This past week Teddy and I had a conversation about college sparked by recent placement testing. He was online researching what it takes to get into a "good" college. There were 9 important things that colleges are looking for that he identified. One of them is honors classes and another overall GPA. He was trying to decide whether he should take as many honors classes as he is eligible for or cherry pick. He was weighing the likelihood of a higher GPA in non honors classes against the benefit of accepting the challenges of tougher classes. He wanted to know what I did.
When I was in 8th grade, college prep wasn't even on my radar. I expected that I'd go to college because I was a good student and it was expected of me, but I wasn't concerned with GPAs, ACTs or SATs. I was concerned with what I was going to do over the weekend not in 4 1/2 years. My high school didn't have "honors" classes. Some people took Algebra Freshman year and others took Algebra II. I took them both twice and still was on the National Honor Society and somehow managed to get into my first choice school. I didn't know it was my first choice school until late in the application process so I am to this day eternally grateful for my Mom for filling out and sending in the application sans essay or glut of referrals. Somehow she knew that I wasn't going to be happy at Connecticut College or any of the other small faraway colleges I was focusing on.
On one hand, I think this early preparation and awareness is a good thing. It puts kids in the position to know what they are working so hard for. It gives them goals and incentives. It sets them up to be active participants in their education and futures, which is highly motivating. They are invested whether they like it or not. On the other hand, it stresses them out and ekes a little bit of the fun and freedom of being a teenager right out from under them. Every decision is calculated and with consequence. Every class, sport, activity, relationship becomes a means to an end and not an experience in and of itself. They are forced to grow up faster as they internalize the magnitude of every decision they make.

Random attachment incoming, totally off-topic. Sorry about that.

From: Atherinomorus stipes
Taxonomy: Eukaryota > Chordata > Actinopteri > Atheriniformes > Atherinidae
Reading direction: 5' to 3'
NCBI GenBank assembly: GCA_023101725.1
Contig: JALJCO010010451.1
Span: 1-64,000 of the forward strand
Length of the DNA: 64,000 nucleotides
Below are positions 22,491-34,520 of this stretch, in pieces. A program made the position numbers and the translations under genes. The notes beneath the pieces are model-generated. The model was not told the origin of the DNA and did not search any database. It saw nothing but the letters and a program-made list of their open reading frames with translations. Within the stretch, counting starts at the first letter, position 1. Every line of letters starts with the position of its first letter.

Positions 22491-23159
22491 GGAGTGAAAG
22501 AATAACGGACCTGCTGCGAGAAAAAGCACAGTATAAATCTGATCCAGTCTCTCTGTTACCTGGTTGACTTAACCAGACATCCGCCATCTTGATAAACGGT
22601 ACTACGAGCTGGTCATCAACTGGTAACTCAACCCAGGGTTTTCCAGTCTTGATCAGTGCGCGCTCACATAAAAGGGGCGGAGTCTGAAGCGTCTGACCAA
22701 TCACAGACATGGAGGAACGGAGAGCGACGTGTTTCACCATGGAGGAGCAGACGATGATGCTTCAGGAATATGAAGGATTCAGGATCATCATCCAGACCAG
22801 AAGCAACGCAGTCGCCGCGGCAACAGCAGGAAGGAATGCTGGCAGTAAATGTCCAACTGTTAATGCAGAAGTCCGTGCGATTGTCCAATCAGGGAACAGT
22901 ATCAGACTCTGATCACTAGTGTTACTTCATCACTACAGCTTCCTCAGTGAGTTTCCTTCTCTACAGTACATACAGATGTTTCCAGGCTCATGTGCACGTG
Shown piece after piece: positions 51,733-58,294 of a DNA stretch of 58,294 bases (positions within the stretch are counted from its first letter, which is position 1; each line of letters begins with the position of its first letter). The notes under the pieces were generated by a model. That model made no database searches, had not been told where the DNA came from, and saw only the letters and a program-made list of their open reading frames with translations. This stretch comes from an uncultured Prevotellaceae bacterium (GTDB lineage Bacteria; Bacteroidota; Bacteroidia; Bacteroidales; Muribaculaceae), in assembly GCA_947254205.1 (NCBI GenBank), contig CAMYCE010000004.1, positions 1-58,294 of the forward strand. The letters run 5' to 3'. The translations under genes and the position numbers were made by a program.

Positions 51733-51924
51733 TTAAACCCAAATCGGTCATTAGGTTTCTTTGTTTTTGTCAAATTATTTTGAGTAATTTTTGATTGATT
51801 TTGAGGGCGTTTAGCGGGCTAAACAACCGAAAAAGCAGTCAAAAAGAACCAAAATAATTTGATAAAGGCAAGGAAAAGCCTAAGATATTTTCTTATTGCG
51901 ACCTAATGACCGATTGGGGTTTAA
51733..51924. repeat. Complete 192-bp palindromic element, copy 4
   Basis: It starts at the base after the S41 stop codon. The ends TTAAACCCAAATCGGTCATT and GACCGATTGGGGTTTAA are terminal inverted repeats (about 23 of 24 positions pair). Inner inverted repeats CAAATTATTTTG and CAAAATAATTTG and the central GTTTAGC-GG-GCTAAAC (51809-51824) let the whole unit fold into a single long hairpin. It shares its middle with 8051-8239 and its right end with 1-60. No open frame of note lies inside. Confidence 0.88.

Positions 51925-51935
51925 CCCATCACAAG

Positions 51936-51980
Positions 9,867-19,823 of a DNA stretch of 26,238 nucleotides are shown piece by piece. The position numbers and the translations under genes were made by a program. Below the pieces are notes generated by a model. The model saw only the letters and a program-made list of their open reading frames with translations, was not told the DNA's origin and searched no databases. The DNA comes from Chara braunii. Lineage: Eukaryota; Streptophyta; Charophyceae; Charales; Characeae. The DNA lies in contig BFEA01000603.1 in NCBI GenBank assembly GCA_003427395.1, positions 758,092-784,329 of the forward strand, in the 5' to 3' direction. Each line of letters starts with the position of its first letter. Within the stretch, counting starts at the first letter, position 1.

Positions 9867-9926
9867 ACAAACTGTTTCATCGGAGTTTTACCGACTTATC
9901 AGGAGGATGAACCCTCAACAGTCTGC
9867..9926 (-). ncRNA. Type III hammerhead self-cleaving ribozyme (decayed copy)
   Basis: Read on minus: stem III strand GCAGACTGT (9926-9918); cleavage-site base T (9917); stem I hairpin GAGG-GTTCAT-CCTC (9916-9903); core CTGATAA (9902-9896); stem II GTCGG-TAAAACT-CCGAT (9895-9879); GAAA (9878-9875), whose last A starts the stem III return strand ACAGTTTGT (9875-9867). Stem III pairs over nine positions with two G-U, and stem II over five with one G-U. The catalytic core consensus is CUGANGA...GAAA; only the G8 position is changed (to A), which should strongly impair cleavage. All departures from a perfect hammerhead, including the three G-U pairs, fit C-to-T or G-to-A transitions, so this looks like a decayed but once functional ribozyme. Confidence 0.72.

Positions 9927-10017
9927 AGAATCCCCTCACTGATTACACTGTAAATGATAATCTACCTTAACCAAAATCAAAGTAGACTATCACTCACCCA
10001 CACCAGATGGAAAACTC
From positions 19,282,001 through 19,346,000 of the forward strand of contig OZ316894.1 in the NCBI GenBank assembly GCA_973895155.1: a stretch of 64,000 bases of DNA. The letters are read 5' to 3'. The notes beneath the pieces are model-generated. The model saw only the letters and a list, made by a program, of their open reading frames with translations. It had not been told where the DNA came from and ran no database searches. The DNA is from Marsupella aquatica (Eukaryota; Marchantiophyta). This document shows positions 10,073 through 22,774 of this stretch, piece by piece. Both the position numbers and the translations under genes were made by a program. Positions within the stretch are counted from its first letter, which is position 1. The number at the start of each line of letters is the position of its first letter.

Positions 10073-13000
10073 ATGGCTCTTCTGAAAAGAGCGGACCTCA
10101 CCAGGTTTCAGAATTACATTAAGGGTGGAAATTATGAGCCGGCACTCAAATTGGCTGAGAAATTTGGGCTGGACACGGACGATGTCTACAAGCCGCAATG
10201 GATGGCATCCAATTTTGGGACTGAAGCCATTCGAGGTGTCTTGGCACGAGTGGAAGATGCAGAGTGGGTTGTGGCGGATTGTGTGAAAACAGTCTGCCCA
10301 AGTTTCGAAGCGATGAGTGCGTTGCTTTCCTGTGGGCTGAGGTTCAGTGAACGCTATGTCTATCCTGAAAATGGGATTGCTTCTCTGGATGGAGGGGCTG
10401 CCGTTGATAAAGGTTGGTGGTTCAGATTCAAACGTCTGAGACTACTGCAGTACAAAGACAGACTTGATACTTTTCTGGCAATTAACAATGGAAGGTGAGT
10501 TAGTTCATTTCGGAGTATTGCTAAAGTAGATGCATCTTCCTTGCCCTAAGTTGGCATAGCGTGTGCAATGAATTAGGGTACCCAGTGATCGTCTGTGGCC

I wonder how my college experience would have been different if I had more of an awareness about myself and the experience. There are few things I would change, but one that I would is a biggie. As big as my major. I think I would've majored in education instead of English, and I would've focused on Spanish instead of Women's Studies. I think if I had been looking further ahead, I would have made more precise and practical decisions.
Gone are the days where T. Bone dreams of being drafted into the MLB. He talks a lot about business these days. He's interested in architecture and making a lot of money so he can own fabulous homes in all the places he loves. He's 14 after all. I'd be worried about him if his dreams weren't lofty or if they were too whittled down. He's still got a whole lot of growing up and learning to do, but the countdown has begun. Tick tock.